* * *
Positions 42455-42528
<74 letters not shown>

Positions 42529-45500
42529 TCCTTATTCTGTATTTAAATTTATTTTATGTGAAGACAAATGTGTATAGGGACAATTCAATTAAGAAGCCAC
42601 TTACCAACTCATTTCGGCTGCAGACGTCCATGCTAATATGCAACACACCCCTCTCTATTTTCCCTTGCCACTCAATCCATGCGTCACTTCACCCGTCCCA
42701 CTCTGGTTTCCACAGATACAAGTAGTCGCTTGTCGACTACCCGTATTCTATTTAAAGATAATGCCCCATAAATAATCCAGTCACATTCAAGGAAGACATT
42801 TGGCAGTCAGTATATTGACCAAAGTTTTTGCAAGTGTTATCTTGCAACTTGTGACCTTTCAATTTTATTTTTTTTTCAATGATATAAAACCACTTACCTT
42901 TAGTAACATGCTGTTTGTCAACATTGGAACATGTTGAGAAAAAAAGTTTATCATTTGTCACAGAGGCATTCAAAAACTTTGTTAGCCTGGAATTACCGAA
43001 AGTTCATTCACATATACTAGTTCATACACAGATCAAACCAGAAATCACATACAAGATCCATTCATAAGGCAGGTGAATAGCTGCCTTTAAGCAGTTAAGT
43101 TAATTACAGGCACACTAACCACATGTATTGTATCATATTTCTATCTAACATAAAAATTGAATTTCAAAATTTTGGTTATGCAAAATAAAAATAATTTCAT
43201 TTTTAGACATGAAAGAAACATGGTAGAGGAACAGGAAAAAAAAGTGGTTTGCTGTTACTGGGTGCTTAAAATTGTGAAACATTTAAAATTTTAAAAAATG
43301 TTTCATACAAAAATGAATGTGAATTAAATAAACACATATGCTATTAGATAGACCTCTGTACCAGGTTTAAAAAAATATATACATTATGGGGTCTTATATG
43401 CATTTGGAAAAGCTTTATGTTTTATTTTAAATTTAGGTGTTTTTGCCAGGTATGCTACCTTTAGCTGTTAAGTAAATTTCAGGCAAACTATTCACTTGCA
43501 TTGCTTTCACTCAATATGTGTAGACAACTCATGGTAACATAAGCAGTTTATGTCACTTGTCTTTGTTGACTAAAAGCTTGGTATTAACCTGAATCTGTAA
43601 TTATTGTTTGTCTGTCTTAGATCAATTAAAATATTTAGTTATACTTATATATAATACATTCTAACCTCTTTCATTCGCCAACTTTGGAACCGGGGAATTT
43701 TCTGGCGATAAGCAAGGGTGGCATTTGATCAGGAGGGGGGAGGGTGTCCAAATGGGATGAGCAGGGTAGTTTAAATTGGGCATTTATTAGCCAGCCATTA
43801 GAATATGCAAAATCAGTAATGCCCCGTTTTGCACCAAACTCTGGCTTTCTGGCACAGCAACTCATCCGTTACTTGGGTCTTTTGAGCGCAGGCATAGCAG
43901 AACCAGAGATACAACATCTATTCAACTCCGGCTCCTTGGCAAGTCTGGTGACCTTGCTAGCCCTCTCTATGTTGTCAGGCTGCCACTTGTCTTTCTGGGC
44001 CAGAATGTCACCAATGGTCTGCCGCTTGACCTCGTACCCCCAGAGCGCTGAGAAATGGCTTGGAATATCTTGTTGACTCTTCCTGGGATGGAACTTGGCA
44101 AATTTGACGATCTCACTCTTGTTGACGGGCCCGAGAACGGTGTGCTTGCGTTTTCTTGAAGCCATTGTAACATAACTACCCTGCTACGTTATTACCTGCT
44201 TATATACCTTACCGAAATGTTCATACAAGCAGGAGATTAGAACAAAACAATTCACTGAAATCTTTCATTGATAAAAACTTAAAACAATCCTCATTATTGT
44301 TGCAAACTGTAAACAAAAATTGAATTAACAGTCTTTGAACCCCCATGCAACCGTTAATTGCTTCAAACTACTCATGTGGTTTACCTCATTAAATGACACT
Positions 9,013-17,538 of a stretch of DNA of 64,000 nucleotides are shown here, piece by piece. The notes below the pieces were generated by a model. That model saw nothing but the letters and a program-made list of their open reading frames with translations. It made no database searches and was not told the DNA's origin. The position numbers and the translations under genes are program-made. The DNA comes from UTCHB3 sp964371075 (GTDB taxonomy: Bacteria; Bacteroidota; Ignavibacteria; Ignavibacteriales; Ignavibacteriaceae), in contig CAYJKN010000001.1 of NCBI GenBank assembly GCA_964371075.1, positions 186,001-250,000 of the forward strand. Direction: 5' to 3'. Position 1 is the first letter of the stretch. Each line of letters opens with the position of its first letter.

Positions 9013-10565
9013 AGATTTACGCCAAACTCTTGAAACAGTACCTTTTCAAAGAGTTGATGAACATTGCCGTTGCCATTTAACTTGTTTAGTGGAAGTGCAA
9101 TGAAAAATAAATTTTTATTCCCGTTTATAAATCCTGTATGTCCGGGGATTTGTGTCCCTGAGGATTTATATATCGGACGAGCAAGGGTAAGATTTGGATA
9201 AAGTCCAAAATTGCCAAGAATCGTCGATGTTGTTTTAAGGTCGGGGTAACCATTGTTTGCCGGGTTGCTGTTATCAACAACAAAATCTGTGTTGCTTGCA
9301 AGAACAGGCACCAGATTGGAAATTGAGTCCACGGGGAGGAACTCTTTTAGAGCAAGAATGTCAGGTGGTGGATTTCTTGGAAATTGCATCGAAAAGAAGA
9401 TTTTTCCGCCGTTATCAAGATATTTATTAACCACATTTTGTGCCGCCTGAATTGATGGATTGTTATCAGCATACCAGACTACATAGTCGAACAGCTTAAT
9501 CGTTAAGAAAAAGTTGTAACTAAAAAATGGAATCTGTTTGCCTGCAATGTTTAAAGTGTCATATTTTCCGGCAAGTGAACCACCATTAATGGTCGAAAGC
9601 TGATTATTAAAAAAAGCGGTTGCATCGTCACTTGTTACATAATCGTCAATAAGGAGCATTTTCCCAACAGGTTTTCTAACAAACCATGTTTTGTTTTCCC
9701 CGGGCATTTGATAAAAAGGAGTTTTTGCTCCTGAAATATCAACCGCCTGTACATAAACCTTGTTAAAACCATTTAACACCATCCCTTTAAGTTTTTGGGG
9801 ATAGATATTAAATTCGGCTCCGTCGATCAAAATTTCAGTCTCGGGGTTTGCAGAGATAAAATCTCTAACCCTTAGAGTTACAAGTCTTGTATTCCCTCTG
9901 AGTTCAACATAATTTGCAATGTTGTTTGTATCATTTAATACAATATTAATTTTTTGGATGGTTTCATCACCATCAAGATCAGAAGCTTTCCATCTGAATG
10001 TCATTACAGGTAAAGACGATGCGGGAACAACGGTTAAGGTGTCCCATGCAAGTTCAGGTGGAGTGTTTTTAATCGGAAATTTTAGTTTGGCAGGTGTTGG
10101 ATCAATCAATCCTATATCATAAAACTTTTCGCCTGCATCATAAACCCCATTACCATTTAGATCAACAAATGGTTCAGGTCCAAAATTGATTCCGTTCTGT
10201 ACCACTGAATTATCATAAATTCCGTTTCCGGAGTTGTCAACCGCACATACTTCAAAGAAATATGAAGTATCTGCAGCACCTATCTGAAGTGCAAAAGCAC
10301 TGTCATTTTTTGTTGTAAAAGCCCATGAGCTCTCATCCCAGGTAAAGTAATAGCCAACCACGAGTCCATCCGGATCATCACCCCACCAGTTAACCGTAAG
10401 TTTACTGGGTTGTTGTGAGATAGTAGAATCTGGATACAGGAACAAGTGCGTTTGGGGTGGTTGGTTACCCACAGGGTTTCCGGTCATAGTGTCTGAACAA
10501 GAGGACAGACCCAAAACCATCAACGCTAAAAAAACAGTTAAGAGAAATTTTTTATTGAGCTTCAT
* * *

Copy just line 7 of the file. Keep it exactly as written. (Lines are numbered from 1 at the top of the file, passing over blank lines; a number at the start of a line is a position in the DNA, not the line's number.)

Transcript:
42801 TGGCAGTCAGTATATTGACCAAAGTTTTTGCAAGTGTTATCTTGCAACTTGTGACCTTTCAATTTTATTTTTTTTTCAATGATATAAAACCACTTACCTT